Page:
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Loughborough University

UCAS Code: V101 | Bachelor of Arts (with Honours) - BA (Hons)

Entry requirements

A level

A,B,B

ABB

Pass Access to HE Diploma with 60 credits overall including 45 at Level 3. Please obtain: 23 Level 3 Credits at Distinction, rest at Merit.

This qualification is accepted in combination with other qualifications. For details please contact Loughborough University

We recognise the benefit of the Extended Project in developing independent research and critical thinking skills. We would consider this as evidence of motivation to study a specific subject in more depth, and while we do not generally include it as part of our offer conditions, it may be used to further consider an application upon receipt of final examination results. www.lboro.ac.uk/study/undergraduate/apply/entry-requirements/

GCSE/National 4/National 5

GCSE English Language Grade 4/C

International Baccalaureate Diploma Programme

34

34 (6,5,5 HL)

We accept a wide range of international qualifications for entry as outlined on our website – please view the individual course typical offers on our website and choose Ireland in the Country/region drop down field for more information.

Pearson BTEC Level 3 National Diploma (first teaching from September 2016)

DD

A Level Grade B plus Distinction Distinction BTEC Level 3 National Extended Diploma preferred subjects: Applied Science, Business, Health and Social Care, IT, Sport. Other BTEC subjects may be considered when offered in combination with one A Level from the following list: Ancient History, Business Studies, Classical Civilisation, Economics, English Language/Literature, Geography, Government and Politics, History, Languages (non-native), Law, Philosophy, Psychology, Religious Studies and Sociology.

Pearson BTEC Level 3 National Extended Certificate (first teaching from September 2016)

D

A Level Grades BB plus Distinction BTEC Level 3 National Extended Diploma preferred subjects: Applied Science, Business, Health and Social Care, IT, Sport. Other BTEC subjects may be considered when offered in combination with one A Level from the following list: Ancient History, Business Studies, Classical Civilisation, Economics, English Language/Literature, Geography, Government and Politics, History, Languages (non-native), Law, Philosophy, Psychology, Religious Studies and Sociology.

Pearson BTEC Level 3 National Extended Diploma (first teaching from September 2016)

DDM

DDM BTEC Level 3 National Extended Diploma preferred subjects: Applied Science, Business, Health and Social Care, IT, Sport. Other BTEC subjects may be considered when offered in combination with one A Level from the following list: Ancient History, Business Studies, Classical Civilisation, Economics, English Language/Literature, Geography, Government and Politics, History, Languages (non-native), Law, Philosophy, Psychology, Religious Studies and Sociology.

Scottish Advanced Higher

A,B

AB, plus Highers at majority A/B grades

For 2024 entry, the following T Levels are currently being considered on a case by case basis. More information can be found on our website at https://www.lboro.ac.uk/study/undergraduate/apply/entry-requirements/

Applicants taking the Welsh Baccalaureate Advanced Diploma will be asked to achieve the A level requirements for their course as part of their qualification. The Skills Challenge Certificate will be accepted alongside two A levels as long as individual course entry and subject requirements are met. www.lboro.ac.uk/study/undergraduate/apply/entry-requirements/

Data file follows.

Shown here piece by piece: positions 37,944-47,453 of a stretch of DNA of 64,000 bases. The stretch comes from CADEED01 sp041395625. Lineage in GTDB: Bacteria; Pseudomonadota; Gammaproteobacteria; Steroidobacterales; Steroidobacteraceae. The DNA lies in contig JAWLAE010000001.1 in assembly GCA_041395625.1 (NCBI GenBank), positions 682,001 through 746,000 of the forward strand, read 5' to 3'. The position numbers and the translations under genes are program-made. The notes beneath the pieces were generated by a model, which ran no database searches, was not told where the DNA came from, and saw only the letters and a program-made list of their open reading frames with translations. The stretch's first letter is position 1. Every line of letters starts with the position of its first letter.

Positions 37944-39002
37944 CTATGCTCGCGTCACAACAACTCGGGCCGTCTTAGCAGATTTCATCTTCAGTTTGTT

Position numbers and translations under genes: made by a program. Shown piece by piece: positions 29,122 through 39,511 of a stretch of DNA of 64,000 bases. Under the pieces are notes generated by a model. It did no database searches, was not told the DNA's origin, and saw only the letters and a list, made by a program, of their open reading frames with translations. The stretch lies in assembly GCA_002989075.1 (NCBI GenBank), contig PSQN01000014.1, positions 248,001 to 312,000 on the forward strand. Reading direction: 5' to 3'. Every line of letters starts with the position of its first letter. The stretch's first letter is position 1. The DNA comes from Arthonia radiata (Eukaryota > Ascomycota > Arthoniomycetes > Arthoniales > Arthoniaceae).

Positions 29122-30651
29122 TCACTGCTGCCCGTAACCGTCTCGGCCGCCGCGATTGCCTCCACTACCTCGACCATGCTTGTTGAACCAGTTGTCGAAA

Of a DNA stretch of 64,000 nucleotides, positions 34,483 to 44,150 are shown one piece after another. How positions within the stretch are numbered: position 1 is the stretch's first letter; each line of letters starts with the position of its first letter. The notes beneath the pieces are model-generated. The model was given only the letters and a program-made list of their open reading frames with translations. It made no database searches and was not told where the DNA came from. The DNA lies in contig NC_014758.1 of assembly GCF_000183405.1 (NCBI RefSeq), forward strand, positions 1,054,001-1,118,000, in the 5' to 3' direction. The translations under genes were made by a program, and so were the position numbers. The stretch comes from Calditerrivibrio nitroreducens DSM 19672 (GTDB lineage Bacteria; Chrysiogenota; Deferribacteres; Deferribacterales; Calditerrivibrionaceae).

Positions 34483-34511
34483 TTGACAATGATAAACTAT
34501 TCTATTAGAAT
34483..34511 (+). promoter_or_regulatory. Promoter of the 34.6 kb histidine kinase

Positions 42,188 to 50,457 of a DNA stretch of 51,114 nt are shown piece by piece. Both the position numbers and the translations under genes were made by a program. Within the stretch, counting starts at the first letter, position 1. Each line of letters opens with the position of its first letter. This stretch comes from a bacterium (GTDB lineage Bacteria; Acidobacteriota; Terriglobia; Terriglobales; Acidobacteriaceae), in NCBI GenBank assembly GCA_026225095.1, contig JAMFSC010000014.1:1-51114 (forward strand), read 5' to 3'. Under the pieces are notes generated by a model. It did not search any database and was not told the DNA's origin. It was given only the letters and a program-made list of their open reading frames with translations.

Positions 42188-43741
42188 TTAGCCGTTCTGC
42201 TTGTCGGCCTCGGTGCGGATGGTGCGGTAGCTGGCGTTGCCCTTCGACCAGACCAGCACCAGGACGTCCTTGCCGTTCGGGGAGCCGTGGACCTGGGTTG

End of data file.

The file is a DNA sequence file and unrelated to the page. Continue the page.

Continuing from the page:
UCAS Tariff

104-128

We've calculated how many Ucas points you'll need for this course.

About this course

Course option

4years

Sandwich | 2024

Subject

Modern history

Our History degree has been designed through a unique and cutting-edge consultation process involving current, recent and prospective students and is taught by a team of leading historians who have won awards and grants for their teaching excellence.

This History BA (Hons) degree spans the period from 1600 to the present, focusing mostly on the modern era. Its subject matter includes Britain and mainland Europe, but extends further afield to North America, the British Empire, Soviet Russia, South Asia, Australia and China. It begins with broad survey courses, proceeds with the history of individual countries or themes and culminates in specialist case studies. You can also choose to study a foreign language as part of our History degree.

Modules

For a full list of areas studied, see the 'What You'll Study' section of the course page on our website.

Assessment methods

During your degree, you will be assessed in a variety of different forms ranging from source analysis, autobiographical entries and historiographical debates to individual and group presentations, and creating a piece of creative or public history.

You will also complete a final-year dissertation on a topic of your own choice. If you spend the third year of your degree working or studying abroad, your degree award is worked out in the same proportion noted above, and you will additionally be eligible for a Diploma in International Studies.

Tuition fees

Select where you currently live to see what you'll pay:

England
£9,250
per year
EU
£22,000
per year
International
£22,000
per year
Northern Ireland
£9,250
per year
Scotland
£9,250
per year
Wales
£9,250
per year

The Uni

Course location:

Loughborough University

Department:

International Relations, Politics and History

Read full university profile

What students say

We've crunched the numbers to see if overall student satisfaction here is high, medium or low compared to students studying this subject(s) at other universities.

82%
Modern history

How do students rate their degree experience?

The stats below relate to the general subject area/s at this university, not this specific course. We show this where there isn’t enough data about the course, or where this is the most detailed info available to us.

History

Teaching and learning

92%
Staff make the subject interesting
96%
Staff are good at explaining things
92%
Ideas and concepts are explored in-depth
76%
Opportunities to apply what I've learned